Thread-safe java.text.SimpleDateFormat format and parse
Otávio Gonçalves de Santana
otaviopolianasantana at gmail.com
Wed Jul 1 15:52:11 UTC 2015
I agree with Ben.
On Jul 1, 2015 12:39 PM, "Ben Evans" <benjamin.john.evans at gmail.com> wrote:
> Given the other problems with the legacy date and time classes, why
> spend engineering time tidying this up?
> Everyone should be migrating to the new date & time support in
> java.time, so this would just be a distraction.
> On Sat, Jun 27, 2015 at 8:36 AM, Paul Draper <paulddraper at gmail.com>
> > While it's often understood that SimpleDateFormat isn't thread safe with
> > its setters, etc. it is frequently incorrectly assumed (despite the docs)
> > that since format() and parse() do not mutate the object in a visible
> > they can be called from multiple threads.
> > The rationale is akin to calling ArrayList#get or HashMap#get from
> > threads. The entire class is not thread-safe, but you can call that
> > non-mutating accessor from multiple threads without issue.
> > The trouble is that SimpleDateFormat has a private Calendar instance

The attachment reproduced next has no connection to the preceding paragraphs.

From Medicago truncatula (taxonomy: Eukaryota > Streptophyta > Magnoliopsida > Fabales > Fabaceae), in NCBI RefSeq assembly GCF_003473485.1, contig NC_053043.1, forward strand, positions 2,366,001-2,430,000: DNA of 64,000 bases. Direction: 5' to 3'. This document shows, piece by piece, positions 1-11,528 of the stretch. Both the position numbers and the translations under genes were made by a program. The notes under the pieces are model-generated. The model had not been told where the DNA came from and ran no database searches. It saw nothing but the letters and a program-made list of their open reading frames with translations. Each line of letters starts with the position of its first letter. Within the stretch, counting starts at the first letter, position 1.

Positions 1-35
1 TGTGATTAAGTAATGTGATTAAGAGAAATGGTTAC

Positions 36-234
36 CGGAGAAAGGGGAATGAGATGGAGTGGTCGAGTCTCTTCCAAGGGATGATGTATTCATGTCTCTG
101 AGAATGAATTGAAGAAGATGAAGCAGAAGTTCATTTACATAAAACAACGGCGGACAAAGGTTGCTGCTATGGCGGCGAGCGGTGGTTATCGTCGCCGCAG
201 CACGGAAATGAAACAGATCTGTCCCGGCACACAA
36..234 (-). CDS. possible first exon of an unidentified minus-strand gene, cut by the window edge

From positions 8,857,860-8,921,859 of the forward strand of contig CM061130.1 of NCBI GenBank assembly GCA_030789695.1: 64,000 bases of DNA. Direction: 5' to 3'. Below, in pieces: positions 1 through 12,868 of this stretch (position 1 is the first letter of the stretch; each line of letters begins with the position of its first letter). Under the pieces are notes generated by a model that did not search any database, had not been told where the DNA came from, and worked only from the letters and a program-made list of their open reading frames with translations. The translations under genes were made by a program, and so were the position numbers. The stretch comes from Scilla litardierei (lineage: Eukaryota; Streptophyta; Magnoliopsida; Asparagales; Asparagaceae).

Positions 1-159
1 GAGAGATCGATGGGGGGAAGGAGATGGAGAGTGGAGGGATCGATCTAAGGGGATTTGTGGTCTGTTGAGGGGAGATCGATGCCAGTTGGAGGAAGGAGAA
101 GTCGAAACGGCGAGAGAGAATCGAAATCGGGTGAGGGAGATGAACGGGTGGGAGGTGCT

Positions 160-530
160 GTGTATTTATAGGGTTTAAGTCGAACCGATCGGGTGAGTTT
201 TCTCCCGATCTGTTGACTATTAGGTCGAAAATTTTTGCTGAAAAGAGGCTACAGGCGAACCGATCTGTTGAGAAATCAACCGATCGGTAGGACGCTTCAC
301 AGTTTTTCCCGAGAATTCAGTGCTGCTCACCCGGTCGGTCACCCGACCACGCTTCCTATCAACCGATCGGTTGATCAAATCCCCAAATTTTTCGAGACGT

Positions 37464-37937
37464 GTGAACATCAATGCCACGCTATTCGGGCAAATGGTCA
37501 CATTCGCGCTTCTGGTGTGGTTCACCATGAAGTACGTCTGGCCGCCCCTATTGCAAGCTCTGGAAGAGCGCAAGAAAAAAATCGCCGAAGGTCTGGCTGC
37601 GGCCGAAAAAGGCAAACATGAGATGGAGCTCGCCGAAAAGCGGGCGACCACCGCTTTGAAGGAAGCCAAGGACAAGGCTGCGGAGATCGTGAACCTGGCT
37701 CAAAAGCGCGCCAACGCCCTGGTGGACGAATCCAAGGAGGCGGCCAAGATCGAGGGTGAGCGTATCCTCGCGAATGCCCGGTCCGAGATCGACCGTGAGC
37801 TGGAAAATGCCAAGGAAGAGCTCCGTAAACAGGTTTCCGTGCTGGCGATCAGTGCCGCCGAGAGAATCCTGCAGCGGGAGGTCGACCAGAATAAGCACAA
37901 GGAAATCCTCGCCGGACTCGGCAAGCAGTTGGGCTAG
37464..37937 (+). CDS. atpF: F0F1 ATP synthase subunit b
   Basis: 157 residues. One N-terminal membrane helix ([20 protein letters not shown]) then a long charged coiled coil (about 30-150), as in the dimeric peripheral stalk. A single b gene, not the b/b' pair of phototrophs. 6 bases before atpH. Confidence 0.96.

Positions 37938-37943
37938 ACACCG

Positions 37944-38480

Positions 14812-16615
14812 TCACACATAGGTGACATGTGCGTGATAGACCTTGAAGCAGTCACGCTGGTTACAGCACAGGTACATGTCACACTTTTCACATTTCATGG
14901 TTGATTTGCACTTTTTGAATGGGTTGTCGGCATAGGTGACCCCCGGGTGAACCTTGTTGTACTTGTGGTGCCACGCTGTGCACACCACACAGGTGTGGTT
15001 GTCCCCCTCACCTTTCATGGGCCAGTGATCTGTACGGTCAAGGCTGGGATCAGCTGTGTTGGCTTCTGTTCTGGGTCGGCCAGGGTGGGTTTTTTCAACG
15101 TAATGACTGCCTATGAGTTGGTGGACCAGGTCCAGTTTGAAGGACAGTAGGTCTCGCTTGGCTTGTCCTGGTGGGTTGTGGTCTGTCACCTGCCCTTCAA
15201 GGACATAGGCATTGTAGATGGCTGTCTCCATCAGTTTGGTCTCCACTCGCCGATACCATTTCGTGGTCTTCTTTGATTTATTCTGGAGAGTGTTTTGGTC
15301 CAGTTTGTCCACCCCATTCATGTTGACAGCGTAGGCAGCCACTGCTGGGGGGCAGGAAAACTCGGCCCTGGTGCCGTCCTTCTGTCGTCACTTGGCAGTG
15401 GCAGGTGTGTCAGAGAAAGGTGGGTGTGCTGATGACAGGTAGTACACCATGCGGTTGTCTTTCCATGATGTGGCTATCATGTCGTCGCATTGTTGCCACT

> > variable, which is mutated during the format() and parse() methods.
> > This is a very common mistake. There is a project whose entire purpose
> is a
> > thread-safe formatter:
> > And Apache Commons and Joda Time provide similar classes.
> > Currently, users of SimpleDateFormat have to synchronize format() and
> > parse(), or use a separate SimpleDateFormat for every thread.
> > Or, too commonly, do neither and have a relatively unobvious race
> > Making format() and parse() calls thread-safe would require either using
> > local Calendar variable -- one instance per call -- or using a
> > Calendar -- one instance per thread. The former option seems the best.
> > The change would be fully backwards compatible. I have profiled a change
> > with a local Calendar variable, and measured no difference in the
> > performance (format and parse are by their nature rather involved methods
> > to begin with).
> > This change would improve the intuitive behavior of SimpleDateFormat and
> > eliminate one of the most common mistakes of JDK users.
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